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GM mosquitoes: Risky experiment or life saver?

Published time: July 17, 2012 03:58
Edited time: July 17, 2012 07:58
The World Health Organisation (WHO) estimates that there may be as many as 50 million cases of dengue fever each year and some 20,000 deaths, in what some countries are calling “explosive” outbreaks (AFP Photo)

The World Health Organisation (WHO) estimates that there may be as many as 50 million cases of dengue fever each year and some 20,000 deaths, in what some countries are calling “explosive” outbreaks (AFP Photo)

A team of scientists based in the UK has shown that genetically-modified mosquitoes could prove effective in eradicating mosquito-borne diseases such as malaria and dengue fever, but critics claim that the proposal is being rushed and is risky.

Oxitec, a British biotech company from nearby Oxford University, is leading the research and development in the fight against insect- transmitted disease. For now it’s focussing on dengue fever, which can lead to excruciating pain and death, but in the future the company hopes to help combat malaria as well.

Scientists have created male mosquitoes which are genetically modified so that their offspring die before reproducing, or they themselves fail to find a mate. Scientists are in effect creating a sterile mosquito.

However, as the CEO of Oxitec, Hadyn Parry, explains, they could not wipe out the aees aegypti species of mosquito, the one responsible for the spread of dengue fever, even if they wanted too.  “It would be impossible to irradiate the species; it’s already in 110 countries. But we can try and tackle major dengue transmission areas,” he told RT.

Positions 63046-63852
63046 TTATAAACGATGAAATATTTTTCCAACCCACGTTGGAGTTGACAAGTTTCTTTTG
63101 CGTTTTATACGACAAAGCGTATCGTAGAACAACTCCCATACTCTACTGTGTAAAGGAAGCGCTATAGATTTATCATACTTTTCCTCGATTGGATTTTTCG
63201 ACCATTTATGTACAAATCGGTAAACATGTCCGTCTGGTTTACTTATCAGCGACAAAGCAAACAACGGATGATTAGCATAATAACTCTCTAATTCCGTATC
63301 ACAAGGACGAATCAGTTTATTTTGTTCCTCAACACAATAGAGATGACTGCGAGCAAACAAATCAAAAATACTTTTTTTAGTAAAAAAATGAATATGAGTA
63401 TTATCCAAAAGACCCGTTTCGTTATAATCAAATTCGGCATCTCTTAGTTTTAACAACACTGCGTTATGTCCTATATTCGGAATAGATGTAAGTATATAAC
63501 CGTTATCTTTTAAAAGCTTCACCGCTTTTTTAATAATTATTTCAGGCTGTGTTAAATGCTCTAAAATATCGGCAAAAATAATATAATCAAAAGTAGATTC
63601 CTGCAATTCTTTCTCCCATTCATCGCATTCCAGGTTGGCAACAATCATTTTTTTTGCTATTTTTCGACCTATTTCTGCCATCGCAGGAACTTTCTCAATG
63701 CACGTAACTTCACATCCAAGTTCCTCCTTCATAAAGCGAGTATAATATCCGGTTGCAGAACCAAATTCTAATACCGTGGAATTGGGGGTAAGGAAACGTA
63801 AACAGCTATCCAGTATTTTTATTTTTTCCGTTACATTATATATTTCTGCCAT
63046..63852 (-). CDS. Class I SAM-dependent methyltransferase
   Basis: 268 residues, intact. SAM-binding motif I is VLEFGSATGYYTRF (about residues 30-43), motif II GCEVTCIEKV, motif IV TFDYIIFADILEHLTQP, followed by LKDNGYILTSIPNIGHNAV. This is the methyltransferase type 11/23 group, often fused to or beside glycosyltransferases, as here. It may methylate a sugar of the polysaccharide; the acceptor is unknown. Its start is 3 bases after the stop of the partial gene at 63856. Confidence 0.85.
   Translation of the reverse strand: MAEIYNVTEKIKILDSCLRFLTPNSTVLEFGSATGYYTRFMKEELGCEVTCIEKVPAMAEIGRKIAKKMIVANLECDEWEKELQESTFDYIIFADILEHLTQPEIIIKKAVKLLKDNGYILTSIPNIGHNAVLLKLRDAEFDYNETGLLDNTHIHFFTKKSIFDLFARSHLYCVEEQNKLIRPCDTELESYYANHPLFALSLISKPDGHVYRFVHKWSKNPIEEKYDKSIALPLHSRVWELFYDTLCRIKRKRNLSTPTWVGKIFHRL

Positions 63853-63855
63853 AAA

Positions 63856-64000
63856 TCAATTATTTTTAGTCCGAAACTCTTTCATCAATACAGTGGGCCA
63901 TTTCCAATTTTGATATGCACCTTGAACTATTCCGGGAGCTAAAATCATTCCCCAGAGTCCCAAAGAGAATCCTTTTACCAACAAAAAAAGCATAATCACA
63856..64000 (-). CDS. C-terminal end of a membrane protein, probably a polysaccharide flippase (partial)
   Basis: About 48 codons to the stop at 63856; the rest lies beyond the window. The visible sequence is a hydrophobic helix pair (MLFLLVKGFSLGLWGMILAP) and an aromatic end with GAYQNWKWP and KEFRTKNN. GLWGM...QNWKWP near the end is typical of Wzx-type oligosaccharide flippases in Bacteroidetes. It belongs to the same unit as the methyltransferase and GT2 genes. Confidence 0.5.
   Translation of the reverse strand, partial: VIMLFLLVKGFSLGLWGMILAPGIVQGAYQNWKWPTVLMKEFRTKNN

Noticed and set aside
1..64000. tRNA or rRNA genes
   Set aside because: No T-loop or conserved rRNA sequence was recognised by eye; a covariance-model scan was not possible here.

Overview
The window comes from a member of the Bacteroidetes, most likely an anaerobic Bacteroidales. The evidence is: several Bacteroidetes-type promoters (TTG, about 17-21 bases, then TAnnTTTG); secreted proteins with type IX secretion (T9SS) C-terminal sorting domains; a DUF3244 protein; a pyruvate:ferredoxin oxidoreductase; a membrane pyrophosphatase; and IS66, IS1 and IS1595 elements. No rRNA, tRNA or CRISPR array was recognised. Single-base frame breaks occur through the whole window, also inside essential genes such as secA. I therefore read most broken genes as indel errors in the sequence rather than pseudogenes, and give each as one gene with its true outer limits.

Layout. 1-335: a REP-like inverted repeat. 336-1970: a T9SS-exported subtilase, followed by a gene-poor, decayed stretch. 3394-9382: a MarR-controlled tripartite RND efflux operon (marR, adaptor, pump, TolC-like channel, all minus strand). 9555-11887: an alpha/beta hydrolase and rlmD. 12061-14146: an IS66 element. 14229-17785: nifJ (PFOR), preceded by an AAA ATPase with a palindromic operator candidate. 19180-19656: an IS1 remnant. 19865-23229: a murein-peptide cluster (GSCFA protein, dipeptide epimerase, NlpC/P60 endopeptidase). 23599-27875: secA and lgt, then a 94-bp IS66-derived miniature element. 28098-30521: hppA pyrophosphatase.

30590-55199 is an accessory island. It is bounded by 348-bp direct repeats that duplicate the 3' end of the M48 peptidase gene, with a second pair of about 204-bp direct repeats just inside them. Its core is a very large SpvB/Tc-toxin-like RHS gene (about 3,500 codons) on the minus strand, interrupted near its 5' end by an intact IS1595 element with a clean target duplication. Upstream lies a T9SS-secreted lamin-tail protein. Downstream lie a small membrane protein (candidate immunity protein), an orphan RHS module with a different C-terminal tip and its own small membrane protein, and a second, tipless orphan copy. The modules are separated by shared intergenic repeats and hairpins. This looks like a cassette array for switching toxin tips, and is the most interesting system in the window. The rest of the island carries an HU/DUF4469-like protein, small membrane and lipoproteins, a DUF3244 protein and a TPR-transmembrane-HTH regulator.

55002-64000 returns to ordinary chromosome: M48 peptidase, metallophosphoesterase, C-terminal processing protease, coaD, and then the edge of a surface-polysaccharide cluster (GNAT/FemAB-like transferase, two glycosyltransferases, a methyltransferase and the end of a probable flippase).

Scientists at Oxitec’s Oxford headquarters insist that there is no danger and no chance that the genetically-modified mosquitoes could cross mate with other species.

Risky business

But critics of the scheme are more cautious. The mosquitoes in the Oxitec project are genetically modified to need the antibiotic tetracycline to develop from larvae.

Dr Helen Wallace of GeneWatch, an organization which monitors GM science, is concerned that if a mosquito bit the flesh of an animal that contained tetracycline, it could survive.

This is a theory which the boffins at Oxitec reject. In their most recent trial in the Cayman Islands not a single mosquito survived. Even if they had done, they would have been so weak that they would have not have lived as long as their wild counterparts and would have been very susceptible to pesticide.

Dr Wallace also claims that the scientific research has been rushed by Oxitec for financial reasons. “We have nothing against the technology in itself, but we think they are pushing ahead without doing proper risk assessment so that they can get a return on their capital investments,” she told RT.

She added that if Oxitec do not implement this project carefully then there is even a risk of making dengue fever worse.